Disease Information

Brain Tumor: Atypical Teratoid / Rhabdoid Tumor (ATRT)

Alternate Names: ATRT

What is atypical teratoid rhabdoid tumor?

Atypical teratoid rhabdoid tumor (ATRT) is a rare and fast-growing cancerous tumor of the brain and spinal cord. About half of these tumors begin in the cerebellum or brain stem:

ATRT often appears to result from changes in a gene that normally makes proteins to stop tumor growth. In ATRT, this gene does not function properly, the protein is not made and tumor growth is uncontrolled. More than 90% of cases of ATRT are related to this gene defect. While this defect commonly occurs only within the cancer, this gene defect may be inherited and your doctor can discuss a need for genetic testing.

How common are atypical teratoid rhabdoid tumors?

What are the symptoms of an atypical teratoid rhabdoid tumor?

ATRT symptoms vary widely depending on the patient’s age and the tumor’s location. Because ATRTs are fast-growing, symptoms usually progress rapidly in a short period of time.

Symptoms of ATRT may include the following:

How is an atypical teratoid rhabdoid tumor treated?

Treatment depends on the size and location of the tumor as well as the patient’s age. Because of the aggressive nature of these tumors, most patients receive several types of treatment, which may include surgery, chemotherapy and radiation.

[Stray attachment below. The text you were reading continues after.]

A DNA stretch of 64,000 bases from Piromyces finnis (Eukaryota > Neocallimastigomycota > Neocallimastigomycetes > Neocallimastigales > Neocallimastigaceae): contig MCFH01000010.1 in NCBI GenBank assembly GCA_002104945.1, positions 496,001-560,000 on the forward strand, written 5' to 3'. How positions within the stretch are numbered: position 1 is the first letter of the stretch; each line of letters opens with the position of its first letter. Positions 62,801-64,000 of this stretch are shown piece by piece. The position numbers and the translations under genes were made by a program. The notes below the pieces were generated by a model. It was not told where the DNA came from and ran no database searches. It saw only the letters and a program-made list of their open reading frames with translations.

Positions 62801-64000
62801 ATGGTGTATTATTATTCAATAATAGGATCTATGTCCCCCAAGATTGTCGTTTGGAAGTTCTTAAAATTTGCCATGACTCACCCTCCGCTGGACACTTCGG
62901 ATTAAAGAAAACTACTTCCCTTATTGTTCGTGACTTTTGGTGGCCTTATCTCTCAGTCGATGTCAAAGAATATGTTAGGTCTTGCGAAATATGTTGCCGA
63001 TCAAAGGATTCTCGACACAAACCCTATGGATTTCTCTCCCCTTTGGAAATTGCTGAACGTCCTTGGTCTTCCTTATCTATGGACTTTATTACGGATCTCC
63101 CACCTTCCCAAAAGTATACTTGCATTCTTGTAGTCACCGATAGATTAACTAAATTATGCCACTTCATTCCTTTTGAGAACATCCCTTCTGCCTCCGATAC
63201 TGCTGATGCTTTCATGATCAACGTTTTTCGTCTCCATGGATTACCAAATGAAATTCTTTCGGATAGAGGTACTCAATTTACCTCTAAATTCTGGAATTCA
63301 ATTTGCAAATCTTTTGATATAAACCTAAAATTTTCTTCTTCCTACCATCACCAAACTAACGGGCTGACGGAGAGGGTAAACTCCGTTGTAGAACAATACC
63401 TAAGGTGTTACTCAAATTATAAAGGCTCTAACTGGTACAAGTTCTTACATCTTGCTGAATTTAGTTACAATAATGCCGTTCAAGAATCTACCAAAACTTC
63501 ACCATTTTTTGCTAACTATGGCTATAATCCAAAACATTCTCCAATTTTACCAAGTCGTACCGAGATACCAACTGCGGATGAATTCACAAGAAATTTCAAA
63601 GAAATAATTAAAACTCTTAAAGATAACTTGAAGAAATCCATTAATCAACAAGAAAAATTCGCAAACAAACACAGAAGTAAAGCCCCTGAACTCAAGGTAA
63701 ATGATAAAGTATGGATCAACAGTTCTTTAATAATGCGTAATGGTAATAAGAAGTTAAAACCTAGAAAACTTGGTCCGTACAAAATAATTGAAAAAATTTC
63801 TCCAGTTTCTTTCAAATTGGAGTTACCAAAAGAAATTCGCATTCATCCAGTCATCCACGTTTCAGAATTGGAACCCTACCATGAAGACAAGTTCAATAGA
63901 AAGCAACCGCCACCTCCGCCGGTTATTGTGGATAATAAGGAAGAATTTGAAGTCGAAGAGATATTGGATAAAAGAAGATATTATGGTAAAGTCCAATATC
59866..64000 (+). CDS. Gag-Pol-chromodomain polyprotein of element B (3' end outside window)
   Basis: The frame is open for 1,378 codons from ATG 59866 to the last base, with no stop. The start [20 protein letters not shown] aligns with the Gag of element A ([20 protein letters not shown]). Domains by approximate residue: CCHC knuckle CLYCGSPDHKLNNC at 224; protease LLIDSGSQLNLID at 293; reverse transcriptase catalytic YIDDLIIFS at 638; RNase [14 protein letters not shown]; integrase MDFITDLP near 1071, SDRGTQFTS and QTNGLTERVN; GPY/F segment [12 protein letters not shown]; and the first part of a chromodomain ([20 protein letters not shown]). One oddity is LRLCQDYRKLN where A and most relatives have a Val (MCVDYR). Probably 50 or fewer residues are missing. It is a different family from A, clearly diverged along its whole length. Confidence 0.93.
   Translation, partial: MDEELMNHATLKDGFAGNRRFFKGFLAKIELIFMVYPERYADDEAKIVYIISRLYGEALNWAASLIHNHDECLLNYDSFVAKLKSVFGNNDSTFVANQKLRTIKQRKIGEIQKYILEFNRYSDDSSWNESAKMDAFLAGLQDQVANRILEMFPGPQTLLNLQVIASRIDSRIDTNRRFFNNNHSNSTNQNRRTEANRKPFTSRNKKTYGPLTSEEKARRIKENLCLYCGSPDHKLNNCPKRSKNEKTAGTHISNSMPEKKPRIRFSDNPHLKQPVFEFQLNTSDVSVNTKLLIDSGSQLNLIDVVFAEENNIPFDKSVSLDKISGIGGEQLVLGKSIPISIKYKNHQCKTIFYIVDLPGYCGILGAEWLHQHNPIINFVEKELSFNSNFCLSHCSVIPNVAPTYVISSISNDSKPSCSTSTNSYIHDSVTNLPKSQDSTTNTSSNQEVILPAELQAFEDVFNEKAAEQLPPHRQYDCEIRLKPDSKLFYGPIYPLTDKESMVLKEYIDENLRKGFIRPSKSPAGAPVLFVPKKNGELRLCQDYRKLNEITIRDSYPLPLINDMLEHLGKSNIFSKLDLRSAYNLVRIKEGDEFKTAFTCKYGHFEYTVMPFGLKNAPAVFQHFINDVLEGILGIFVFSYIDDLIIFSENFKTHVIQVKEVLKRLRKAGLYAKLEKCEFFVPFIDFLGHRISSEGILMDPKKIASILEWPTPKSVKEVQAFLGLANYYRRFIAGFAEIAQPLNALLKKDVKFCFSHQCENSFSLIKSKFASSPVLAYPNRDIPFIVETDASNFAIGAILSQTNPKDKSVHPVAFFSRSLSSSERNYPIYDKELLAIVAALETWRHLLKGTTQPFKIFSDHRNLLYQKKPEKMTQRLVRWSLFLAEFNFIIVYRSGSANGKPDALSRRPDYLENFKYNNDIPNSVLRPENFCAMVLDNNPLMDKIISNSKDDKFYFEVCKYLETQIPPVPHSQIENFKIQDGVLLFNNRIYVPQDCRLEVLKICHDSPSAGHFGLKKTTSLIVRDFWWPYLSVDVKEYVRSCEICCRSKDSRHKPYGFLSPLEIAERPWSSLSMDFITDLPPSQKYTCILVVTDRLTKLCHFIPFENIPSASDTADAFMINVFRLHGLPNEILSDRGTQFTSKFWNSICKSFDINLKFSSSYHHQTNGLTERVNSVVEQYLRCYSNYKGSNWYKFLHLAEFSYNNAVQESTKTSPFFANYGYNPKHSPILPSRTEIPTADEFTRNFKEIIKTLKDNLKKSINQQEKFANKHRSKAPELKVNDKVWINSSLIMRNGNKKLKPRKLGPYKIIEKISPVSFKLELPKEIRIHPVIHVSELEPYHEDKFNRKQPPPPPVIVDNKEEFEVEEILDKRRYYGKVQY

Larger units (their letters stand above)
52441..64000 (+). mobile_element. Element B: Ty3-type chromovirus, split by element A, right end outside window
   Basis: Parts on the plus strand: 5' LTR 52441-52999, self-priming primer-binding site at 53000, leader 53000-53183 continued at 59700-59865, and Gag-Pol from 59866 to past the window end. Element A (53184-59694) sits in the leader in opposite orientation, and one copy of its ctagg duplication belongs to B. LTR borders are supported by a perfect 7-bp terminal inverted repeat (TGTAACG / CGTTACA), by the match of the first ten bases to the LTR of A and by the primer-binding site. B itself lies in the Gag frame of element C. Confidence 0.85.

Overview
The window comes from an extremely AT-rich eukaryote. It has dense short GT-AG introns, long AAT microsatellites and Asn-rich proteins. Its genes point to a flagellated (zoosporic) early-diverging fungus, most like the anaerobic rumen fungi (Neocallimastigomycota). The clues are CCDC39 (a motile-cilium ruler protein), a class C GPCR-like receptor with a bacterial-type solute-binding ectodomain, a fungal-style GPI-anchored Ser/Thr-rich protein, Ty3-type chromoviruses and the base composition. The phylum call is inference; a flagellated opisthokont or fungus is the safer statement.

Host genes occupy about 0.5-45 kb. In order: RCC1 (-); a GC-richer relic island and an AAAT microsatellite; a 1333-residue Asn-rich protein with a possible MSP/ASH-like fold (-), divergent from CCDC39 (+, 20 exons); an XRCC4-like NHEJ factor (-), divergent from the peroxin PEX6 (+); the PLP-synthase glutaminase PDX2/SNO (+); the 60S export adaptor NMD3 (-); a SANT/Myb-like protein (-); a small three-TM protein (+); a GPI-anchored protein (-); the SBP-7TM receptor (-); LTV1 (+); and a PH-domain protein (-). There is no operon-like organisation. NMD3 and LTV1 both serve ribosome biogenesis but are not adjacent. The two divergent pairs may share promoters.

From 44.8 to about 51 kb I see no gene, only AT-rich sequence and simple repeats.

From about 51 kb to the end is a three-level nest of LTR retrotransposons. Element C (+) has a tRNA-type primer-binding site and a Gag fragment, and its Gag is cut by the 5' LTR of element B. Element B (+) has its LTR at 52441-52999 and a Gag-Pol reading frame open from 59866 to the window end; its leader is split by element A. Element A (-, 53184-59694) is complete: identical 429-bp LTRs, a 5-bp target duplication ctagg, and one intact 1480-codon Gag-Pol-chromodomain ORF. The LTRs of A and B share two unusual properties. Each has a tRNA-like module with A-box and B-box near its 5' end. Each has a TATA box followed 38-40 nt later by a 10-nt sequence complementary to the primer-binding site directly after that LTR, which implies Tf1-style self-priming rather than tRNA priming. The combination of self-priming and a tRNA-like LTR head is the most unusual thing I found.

What are the survival rates for atypical teratoid rhabdoid tumor?

ATRT is an aggressive form of cancer and is difficult to cure. Survival is poor, but treatment advances are being made. Current advances in therapy have helped older children, and children with tumors that can be completely removed have an improved survival. New therapy is being investigated in clinical trials. The goal is to increase the cure rates and improve survival in very young children and in children who have disease that cannot be surgically removed.

Why choose St. Jude for your child’s atypical teratoid rhabdoid tumor treatment?

Contact the Brain Tumor Team any time, 24 hours a day, 7 days a week.

Call our Brain Tumor Coordinator, Tabatha E. Doyle, RN:
(901) 595-2544 or
(901) 595-4599

Or email us at braintumors@stjude.org


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